Subsequently, as shown in FIG. 4d, a second insulating layer is formed over the substrate 111. The second insulating layer is made of either an inorganic material such as SiNx and SiOx or an organic material such as BCB (benzocyclobutene) and acrylic-based resin. The second insulating layer forms a passivation film 125. Then, the passivation film 125 is patterned using a fourth mask to form a contact hole 127 to the drain electrode 123.
Finally, as shown in FIG. 4e, a transparent conductive metal layer is deposited on the passivation film 125. The conductive metal layer is then patterned into a pixel electrode 129 using a fifth mask. The pixel electrode 129 contacts the drain electrode 123 through the contact hole 127. The pixel electrode 129 is beneficially made of ITO (indium tin oxide) or IZO (indium zinc oxide).
As described above, using a method of manufacturing a TFT array substrate according to the principles of the present invention the active layer is cleaned using an alkali-based solution. Cleaning is effective and lower in cost than methods that use an isopropyl alcohol solution.
It will be apparent to those skilled in the art that various modifications and variation can be made in the present invention without departing from the spirit or scope of the invention. Thus, it is intended that the present invention covers the modifications and variations of this invention provided they come within the scope of the appended claims and their equivalents.
|Cited Patent||Filing date||Publication date||Applicant||Title|
|US5915172 *||Jul 8, 1997||Jun 22, 1999||Mitsubishi Denki Kabushiki Kaisha||Method for manufacturing LCD and TFT|
|US5953084 *||Jul 6, 1998||Sep 14, 1999||Sharp Kabushiki Kaisha||Transmission type liquid crystal display device having capacitance ratio of 10% or less and charging rate difference of 0.6% or less|
|US6080606 *||Mar 26, 1996||Jun 27, 2000||The Trustees Of Princeton University||Electrophotographic patterning of thin film circuits|
|US6100954 *||Mar 25, 1997||Aug 8, 2000||Lg Electronics Inc.||Liquid crystal display with planarizing organic gate insulator and organic planarization layer and method for manufacturing|
|US6117791 *||Jun 22, 1998||Sep 12, 2000||Micron Technology, Inc.||Etchant with selectivity for doped silicon dioxide over undoped silicon dioxide and silicon nitride, processes which employ the etchant, and structures formed thereby|
|US6281955 *||May 20, 1998||Aug 28, 2001||Kabushiki Kaisha Toshiba||Liquid crystal display device and a method of making the same having overlapping color filters with apertures|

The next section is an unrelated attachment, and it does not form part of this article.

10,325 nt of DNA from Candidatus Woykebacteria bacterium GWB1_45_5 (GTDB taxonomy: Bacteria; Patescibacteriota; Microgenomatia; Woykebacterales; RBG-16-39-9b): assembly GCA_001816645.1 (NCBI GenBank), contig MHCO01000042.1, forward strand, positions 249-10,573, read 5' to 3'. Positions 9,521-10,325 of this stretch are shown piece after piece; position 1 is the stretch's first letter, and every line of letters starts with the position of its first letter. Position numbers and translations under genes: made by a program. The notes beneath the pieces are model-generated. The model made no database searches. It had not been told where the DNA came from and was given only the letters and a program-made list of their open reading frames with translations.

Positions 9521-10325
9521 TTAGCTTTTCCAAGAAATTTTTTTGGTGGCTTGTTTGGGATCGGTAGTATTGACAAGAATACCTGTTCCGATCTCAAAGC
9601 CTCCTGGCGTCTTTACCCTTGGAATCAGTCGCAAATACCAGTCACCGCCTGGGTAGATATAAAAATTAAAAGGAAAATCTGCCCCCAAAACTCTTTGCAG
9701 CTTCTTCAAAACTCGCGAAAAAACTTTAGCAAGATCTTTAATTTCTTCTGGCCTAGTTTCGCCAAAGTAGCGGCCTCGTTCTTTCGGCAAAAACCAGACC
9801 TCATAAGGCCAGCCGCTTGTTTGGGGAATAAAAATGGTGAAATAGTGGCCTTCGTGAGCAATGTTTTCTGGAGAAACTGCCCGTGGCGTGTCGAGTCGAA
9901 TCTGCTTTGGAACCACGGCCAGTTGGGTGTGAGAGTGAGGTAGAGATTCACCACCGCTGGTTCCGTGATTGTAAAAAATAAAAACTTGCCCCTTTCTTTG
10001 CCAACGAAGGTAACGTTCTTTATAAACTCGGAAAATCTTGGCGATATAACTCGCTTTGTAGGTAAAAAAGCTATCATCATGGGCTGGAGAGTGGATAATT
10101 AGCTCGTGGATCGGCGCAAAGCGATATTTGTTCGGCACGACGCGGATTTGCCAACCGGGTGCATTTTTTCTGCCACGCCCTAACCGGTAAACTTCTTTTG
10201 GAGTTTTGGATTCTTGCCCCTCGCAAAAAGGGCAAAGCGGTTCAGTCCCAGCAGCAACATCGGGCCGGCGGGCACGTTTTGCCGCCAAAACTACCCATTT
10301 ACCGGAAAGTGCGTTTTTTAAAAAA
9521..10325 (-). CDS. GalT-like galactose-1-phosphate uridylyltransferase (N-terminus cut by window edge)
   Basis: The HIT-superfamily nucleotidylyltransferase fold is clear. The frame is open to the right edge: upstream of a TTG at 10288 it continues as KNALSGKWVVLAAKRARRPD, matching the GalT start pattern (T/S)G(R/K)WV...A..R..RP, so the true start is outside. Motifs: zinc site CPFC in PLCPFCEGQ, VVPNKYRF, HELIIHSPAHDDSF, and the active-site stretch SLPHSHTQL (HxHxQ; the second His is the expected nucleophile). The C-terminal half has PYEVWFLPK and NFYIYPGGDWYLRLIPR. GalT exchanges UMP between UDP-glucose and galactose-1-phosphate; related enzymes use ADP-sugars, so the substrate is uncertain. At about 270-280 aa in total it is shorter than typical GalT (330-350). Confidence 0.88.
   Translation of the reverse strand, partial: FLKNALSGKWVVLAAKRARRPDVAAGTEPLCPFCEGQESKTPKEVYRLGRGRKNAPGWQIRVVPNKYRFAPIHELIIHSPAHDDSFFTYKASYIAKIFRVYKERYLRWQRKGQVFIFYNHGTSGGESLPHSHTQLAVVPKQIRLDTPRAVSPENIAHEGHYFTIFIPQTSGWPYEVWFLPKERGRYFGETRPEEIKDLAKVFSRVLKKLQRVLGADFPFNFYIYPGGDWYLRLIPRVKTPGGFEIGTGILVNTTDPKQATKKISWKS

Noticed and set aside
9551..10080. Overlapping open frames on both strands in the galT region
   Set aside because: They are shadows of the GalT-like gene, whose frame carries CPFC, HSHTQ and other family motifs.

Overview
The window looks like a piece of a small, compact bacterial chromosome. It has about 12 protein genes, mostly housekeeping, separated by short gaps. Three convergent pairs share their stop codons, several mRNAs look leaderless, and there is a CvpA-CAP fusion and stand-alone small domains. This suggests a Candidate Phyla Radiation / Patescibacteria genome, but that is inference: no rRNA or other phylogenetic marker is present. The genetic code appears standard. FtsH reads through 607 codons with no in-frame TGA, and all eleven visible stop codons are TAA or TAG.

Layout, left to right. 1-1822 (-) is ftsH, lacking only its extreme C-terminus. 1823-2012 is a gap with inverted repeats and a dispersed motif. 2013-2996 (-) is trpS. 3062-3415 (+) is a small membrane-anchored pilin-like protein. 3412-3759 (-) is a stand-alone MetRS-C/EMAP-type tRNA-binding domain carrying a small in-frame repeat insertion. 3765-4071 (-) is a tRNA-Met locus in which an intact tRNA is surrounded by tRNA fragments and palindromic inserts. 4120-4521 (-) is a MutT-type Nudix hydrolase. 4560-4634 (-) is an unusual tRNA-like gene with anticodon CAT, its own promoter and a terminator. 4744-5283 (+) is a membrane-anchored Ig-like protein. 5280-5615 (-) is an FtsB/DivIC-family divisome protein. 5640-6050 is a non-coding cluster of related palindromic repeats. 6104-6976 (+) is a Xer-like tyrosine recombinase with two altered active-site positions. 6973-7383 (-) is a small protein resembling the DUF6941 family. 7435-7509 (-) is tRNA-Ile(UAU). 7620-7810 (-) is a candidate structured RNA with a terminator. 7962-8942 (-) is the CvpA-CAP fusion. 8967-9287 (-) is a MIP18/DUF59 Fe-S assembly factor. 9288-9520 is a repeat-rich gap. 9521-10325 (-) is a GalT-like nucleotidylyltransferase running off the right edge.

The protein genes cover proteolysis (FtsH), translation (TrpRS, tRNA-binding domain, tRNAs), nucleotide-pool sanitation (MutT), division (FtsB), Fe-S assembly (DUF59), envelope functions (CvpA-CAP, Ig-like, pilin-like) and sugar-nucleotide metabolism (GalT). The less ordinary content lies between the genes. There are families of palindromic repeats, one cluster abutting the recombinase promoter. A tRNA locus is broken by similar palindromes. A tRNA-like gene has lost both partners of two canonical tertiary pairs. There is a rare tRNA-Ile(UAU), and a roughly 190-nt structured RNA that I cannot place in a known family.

|US6309926 *||Dec 4, 1998||Oct 30, 2001||Advanced Micro Devices||Thin resist with nitride hard mask for gate etch application|
|Citing Patent||Filing date||Publication date||Applicant||Title|
|US6486010 *||Mar 14, 2002||Nov 26, 2002||Chi Mei Optoelectronics Corp.||Method for manufacturing thin film transistor panel|
|US8309502||Nov 13, 2012||Eastman Chemical Company||Compositions and methods for removing organic substances|
|US8389455||Mar 5, 2013||Eastman Chemical Company||Compositions and methods for removing organic substances|
|US8444768||Mar 27, 2009||May 21, 2013||Eastman Chemical Company||Compositions and methods for removing organic substances|
|US8614053||Sep 27, 2010||Dec 24, 2013||Eastman Chemical Company||Processess and compositions for removing substances from substrates|
|US8916338||Nov 19, 2013||Dec 23, 2014||Eastman Chemical Company||Processes and compositions for removing substances from substrates|
|US9029268||Nov 21, 2012||May 12, 2015||Dynaloy, Llc||Process for etching metals|
|US20100242998 *||Sep 30, 2010||Eastman Chemical Company||Compositions and methods for removing organic substances|
|US20100242999 *||Sep 30, 2010||Eastman Chemical Company||Compositions and methods for removing organic substances|
|U.S. Classification||438/384, 438/165, 438/586, 257/E21.414, 438/257, 257/E29.117, 438/724, 438/151|
|International Classification||H01L21/336, H01L29/417, H01L21/77, H01L21/84, H01L29/786|
|Cooperative Classification||H01L27/1214, H01L29/41733, H01L29/66765|
|European Classification||H01L29/66M6T6F15A3, H01L27/12T, H01L29/417D2|
|Feb 2, 2001||AS||Assignment|
Owner name: LG.PHILIPS LCD CO., LTD., KOREA, REPUBLIC OF
Free format text: ASSIGNMENT OF ASSIGNORS INTEREST;ASSIGNORS:KIM, HYE-YOUNG;HUH, SOON-KU;REEL/FRAME:012538/0091
Effective date: 20001207
|Nov 28, 2005||FPAY||Fee payment|
Year of fee payment: 4
|Oct 17, 2008||AS||Assignment|
Owner name: LG DISPLAY CO., LTD., KOREA, REPUBLIC OF
Free format text: CHANGE OF NAME;ASSIGNOR:LG.PHILIPS LCD CO., LTD.;REEL/FRAME:021763/0177
Effective date: 20080304
Owner name: LG DISPLAY CO., LTD.,KOREA, REPUBLIC OF
Free format text: CHANGE OF NAME;ASSIGNOR:LG.PHILIPS LCD CO., LTD.;REEL/FRAME:021763/0177
Effective date: 20080304
|Nov 18, 2009||FPAY||Fee payment|
Year of fee payment: 8
|Oct 25, 2013||FPAY||Fee payment|
Year of fee payment: 12